Last edited by rpjazzguitar; 10-18-2020 at 03:36 PM.

  5. #4

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    For me, the more pressure I put on myself to try and sound good or play well, the worse I actually play. All musicians have good and bad nights, and nights where they don't feel they are sounding good. Bill Frisell has a great story about seeing Bill Evans, giving him a ride home, and Frisell feeling like he just saw some of the greatest music of his life, and Evans feeling like he couldn't get anything going.

    All the best gigs I've played have been when I have focused more on something other than my own playing.

  6. #5

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    Quote Originally Posted by emanresu
    Hey.

    I've been thinking about this a lot but haven't figured out too much.
    In my experience, a good improvisation can occur completely randomly, even with the "worst" conditions. But surely there there are things that will lower the chances for this to happen greatly and one of those is a longer practice session the same day.
    So, I thought it'd be a good idea to separate the days of practice and trying to record something good. Or you know, try to play a good gig occasionally .
    But when having a full free day, it seems I run out of helpful things quite quickly and "playing" will soon turn into "practice" again.

    This thread is a query for getting a longer list of stuff that would keep the mind inspired and sharp for longer. Hopefully would be helpful for not just me.

    So, the questions - do you do something special before gigging or recording? Do you keep practice and playing separated somehow?
    Or do you find the thread useless and are able to be in good shape without pondering about such things at all?
    I like this idea.

    ATM my hardcore practice takes about an hour; the rest of the time I have that day can be dedicated to whatever I need or want to do musically.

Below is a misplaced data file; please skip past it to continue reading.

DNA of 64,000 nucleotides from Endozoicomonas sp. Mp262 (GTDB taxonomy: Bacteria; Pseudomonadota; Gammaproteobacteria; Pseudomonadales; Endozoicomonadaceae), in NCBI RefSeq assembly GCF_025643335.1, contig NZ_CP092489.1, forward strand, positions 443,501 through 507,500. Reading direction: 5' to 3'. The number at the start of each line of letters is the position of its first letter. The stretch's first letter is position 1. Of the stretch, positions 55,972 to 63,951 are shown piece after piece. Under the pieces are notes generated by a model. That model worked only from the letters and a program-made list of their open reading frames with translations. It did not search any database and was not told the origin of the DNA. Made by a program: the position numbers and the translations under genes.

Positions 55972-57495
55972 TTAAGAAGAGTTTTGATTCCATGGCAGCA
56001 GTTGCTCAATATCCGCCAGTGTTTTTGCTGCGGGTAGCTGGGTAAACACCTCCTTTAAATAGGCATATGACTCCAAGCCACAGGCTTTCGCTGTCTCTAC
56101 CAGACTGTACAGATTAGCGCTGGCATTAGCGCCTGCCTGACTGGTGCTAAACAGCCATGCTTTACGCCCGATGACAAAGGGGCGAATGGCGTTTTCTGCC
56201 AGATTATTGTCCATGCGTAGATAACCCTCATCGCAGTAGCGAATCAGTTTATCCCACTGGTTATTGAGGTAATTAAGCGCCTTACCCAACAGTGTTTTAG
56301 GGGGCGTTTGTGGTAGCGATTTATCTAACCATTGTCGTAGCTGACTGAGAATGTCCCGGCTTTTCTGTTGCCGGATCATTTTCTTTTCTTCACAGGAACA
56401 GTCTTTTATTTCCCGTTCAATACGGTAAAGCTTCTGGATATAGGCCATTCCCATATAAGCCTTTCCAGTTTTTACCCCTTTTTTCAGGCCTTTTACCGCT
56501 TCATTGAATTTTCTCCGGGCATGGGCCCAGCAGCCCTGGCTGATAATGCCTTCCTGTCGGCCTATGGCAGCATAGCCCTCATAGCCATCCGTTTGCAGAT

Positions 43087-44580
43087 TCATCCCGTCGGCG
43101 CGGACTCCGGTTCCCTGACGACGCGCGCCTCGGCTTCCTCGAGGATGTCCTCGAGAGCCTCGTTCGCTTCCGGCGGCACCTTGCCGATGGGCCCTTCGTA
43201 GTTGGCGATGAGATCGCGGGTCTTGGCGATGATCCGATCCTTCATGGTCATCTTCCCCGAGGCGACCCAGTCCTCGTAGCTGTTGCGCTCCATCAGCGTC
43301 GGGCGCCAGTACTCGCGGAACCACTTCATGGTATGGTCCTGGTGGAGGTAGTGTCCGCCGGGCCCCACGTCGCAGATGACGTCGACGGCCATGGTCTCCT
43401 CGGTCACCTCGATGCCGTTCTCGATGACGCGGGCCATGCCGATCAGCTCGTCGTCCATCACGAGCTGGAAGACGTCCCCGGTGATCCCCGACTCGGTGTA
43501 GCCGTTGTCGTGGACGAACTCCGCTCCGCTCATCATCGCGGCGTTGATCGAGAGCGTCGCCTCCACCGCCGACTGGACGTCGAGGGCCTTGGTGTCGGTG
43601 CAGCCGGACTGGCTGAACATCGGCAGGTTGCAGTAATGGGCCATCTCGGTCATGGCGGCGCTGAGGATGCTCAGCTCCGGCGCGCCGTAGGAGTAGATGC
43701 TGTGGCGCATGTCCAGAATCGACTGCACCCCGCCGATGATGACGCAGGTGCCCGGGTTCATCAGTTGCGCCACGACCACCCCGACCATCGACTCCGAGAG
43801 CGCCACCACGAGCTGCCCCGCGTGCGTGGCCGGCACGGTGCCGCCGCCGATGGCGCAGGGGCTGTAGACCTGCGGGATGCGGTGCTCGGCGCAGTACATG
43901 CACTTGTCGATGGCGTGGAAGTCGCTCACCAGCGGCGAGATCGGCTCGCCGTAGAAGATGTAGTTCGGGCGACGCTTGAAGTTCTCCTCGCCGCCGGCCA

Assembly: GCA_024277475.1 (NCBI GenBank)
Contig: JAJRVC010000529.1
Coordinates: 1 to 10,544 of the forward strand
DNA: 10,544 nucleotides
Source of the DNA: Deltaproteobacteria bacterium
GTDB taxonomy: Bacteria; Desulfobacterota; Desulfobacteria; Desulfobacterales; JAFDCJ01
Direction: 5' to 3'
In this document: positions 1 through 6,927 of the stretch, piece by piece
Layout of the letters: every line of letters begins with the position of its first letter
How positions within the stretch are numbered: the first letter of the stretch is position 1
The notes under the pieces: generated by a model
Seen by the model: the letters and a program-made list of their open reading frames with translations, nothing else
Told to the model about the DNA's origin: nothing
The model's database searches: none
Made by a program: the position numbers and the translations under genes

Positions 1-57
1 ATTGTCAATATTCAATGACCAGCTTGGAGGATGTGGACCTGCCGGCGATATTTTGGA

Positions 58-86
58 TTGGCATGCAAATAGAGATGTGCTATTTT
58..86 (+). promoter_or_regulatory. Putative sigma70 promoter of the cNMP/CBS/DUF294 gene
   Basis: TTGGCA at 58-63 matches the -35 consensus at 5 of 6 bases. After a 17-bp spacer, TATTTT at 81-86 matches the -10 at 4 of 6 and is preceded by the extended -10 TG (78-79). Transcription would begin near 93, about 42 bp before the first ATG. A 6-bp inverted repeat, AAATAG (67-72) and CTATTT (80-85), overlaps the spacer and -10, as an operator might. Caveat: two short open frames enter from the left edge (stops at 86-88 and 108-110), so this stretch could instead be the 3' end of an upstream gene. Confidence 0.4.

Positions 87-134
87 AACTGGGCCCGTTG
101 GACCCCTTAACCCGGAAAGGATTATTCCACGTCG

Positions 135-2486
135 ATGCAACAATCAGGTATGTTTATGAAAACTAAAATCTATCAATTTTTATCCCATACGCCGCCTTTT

Learning music is a big part of this, and I do a lot of recording atm. It takes me a while to get around a new tune! I also like ‘shadowing’ (listen to a recording and repeat phrases) as a playful activity which can easily extend out into other areas.

  7. #6
    Had this idea for a while but never tried until now. Well, way back I tried it somehow but that didn't count - it was vacation time and daily scheduals really meant nothing.

    Woke up 3 hours earlier. 2 for practicing all the.. practice stuff. Then went to work, then came back and didn't spend a second thinking about anything practice-like. Just play.
    So far it has worked for a few days. Less stress and now the notes at night seem to be a bit better too. I guess work actually helps to disconnect from the "mundanity" of the morning practice. But the ears seem to be sharper at night still.

  8. #7

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    In one of his videos (master classes?) Julian Lage suggests restricting oneself while playing - like play a chorus only on the low strings, then only on the high strings, and the like. If you run out of things to play, this will open up new perspectives and still not feel like practicing.